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A TPQ Roundtable:
Differing Visions for Turkey-EU Engagement

On 9 October 2018, Turkish Policy Quarterly (TPQ) held a roundtable discussion titled “Differing Visions for Turkey-EU Engagement” at the Palais de Hollande, which was supported by the Consulate General of the Kingdom of the Netherlands. In conjunction with TPQ’s Spring 2018 issue on the same topic, the conversation revolved around the prospect of a reset of relations between Turkey and the EU and the conditions that need to be met. The newly appointed Ambassador of the Netherlands, Marjanne de Kwaasteniet, provided opening remarks after which the panel discussed a range of issues including the prospect of Customs Union reform, security cooperation dynamics, structural problems of the accession process, and the implications of Turkey’s economic crisis for its relationship with the EU.

The panel featured:

Gül Günver Turan
, President, Turkey-European Union Association

Metin Gürcan, Columnist, Al-Monitor
Zümrüt İmamoğlu, Chief Economist, TÜSİAD
Ayhan Zeytinoğlu, President, Economic Development Foundation (IKV)
Samuel Doveri Vesterbye, Managing Director, European Neighbourhood Council (ENC)

In her opening remarks, the newly appointed Ambassador to the Netherlands, Marjanne de Kwaasteniet, noted that her presence marked an important step in Turkey-EU relations following the year and a half vacancy of the post. The Ambassador reasserted the enduring importance of the EU-Turkey relationship, pointing out that the two are partners in trade, security, and migration. The Ambassador expressed her conviction that engagement between the two parties is critical for maintaining a constructive dialogue on Turkey’s reform agenda. In conclusion, the Ambassador stressed that Turkey-EU engagement is rendered even more important given today’s complex security environment.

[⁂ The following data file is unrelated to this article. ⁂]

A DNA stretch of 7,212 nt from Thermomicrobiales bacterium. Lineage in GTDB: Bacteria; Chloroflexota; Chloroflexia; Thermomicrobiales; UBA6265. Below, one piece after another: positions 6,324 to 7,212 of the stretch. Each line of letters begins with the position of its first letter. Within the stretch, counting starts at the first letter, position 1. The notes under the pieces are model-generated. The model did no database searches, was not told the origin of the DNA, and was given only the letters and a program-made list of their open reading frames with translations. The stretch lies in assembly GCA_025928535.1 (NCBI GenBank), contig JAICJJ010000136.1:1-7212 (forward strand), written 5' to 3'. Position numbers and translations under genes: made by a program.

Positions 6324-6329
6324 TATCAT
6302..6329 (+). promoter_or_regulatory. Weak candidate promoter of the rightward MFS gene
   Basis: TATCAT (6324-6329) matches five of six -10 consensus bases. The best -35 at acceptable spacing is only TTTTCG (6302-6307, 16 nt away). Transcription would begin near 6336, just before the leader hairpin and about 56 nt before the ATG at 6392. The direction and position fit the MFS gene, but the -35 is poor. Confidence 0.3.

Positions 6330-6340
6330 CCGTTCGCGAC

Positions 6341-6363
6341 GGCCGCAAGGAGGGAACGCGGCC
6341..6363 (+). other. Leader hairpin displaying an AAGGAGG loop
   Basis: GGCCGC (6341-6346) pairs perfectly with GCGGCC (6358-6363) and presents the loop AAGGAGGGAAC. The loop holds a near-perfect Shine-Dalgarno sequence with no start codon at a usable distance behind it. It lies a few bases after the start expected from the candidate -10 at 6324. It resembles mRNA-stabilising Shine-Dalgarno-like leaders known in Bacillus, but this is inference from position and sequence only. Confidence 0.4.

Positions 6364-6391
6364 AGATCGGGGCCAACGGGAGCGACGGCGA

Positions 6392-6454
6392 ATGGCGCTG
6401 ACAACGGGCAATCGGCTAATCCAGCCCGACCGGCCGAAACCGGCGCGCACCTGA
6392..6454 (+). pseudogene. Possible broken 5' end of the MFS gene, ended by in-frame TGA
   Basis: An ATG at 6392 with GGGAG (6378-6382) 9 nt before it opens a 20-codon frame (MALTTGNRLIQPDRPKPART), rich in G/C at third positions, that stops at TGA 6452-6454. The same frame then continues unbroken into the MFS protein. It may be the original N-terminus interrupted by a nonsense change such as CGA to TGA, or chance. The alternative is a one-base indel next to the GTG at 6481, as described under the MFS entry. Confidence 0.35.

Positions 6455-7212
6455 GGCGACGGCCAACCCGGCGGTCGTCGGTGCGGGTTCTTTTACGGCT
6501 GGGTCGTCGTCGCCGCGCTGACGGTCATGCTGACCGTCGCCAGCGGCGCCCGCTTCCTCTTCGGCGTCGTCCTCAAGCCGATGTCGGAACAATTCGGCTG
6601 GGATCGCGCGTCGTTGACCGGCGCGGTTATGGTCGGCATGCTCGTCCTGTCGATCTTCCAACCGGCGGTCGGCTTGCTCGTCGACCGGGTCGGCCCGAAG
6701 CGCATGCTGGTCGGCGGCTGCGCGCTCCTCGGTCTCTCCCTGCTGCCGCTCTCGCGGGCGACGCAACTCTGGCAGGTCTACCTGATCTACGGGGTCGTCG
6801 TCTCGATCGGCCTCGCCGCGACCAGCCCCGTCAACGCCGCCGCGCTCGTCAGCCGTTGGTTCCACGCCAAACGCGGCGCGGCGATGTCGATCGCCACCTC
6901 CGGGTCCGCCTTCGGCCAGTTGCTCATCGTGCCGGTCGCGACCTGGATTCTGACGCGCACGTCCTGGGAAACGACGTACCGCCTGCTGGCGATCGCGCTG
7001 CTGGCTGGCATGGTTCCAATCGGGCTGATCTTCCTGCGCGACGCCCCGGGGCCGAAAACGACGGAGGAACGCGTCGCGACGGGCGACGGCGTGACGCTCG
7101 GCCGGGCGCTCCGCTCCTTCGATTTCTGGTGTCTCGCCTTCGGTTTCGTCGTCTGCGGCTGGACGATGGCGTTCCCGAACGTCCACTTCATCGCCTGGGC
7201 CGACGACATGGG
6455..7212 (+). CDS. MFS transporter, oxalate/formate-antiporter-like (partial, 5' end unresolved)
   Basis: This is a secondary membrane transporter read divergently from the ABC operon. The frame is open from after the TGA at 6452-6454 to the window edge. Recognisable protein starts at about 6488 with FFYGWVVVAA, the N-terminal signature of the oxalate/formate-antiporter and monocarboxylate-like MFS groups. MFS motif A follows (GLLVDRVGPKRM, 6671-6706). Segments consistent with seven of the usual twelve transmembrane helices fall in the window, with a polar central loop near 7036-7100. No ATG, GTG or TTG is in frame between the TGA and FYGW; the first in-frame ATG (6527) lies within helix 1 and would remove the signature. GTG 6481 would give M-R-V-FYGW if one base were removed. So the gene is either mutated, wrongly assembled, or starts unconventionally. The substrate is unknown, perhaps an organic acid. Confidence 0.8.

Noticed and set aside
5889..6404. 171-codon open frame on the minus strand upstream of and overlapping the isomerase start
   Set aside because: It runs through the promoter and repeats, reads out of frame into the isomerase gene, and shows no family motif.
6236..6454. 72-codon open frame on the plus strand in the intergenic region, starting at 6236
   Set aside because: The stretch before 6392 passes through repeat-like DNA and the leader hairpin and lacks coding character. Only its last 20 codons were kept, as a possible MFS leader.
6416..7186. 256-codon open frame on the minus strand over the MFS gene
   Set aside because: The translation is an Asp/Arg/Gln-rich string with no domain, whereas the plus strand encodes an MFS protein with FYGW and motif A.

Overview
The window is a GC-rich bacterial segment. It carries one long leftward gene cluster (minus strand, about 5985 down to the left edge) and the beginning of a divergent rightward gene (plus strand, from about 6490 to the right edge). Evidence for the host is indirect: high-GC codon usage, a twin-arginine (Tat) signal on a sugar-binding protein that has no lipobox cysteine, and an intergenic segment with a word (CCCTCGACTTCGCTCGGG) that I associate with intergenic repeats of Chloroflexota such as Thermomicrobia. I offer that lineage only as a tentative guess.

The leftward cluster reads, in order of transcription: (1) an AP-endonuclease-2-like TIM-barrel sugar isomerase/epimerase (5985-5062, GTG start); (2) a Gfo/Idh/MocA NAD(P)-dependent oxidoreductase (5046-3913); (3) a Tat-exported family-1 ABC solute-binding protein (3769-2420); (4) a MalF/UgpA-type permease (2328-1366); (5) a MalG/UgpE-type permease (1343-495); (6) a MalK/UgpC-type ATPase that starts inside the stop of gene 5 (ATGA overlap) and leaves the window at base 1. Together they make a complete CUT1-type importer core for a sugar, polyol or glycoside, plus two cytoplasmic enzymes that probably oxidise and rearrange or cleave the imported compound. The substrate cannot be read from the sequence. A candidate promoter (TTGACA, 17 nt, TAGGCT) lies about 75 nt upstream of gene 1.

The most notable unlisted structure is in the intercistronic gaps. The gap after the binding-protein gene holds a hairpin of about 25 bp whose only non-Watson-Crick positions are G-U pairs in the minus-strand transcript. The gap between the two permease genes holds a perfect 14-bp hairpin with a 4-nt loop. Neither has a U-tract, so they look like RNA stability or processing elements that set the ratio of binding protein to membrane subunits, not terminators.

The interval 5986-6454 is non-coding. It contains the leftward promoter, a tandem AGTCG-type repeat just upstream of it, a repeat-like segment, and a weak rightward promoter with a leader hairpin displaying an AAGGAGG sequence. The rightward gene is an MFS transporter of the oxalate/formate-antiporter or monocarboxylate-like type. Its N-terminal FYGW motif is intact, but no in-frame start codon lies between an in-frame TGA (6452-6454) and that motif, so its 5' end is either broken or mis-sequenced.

Our moderator, Professor Gül Günver Turan, President of the Turkey-European Union Association (TURABDER), framed the discussion by talking about the current Turkey-EU landscape. Professor Turan argued that developments within the EU—the lack of visionary leaders and the rise of the far-right—have a significant bearing on how this relationship plays out. Before turning it over to the panel, Professor Turan raised several questions: Are Turkey-EU relations going to remain merely transactional? Will the relationship be viewed outside the framework of accession? Will focusing on narrowly defined issues such as migration, security, and economics benefit us more?

Our first speaker, Ayhan Zeytinoğlu, President of the Economic Development Foundation (IKV), provided an overview of the modernization of the EU-Turkey Customs Union, the topic he wrote about in TPQ’s Spring 2018 issue. Zeytinoğlu asserted that membership to the EU is still an active goal for Turkey, and the prospect should be kept alive as a tool for engagement and an anchor for reforms in the country. Pending accession, Zeytinoğlu argued that a Customs Union revamp is the most plausible mechanism for deeper integration, which would unlock economic benefits for both sides. Furthermore, extending the scope of the Customs Union to cover the agricultural sector, public procurement, and trade in services could stimulate growth in Turkey and the EU, and subsequently revitalize relations more broadly, Zeytinoğlu argued.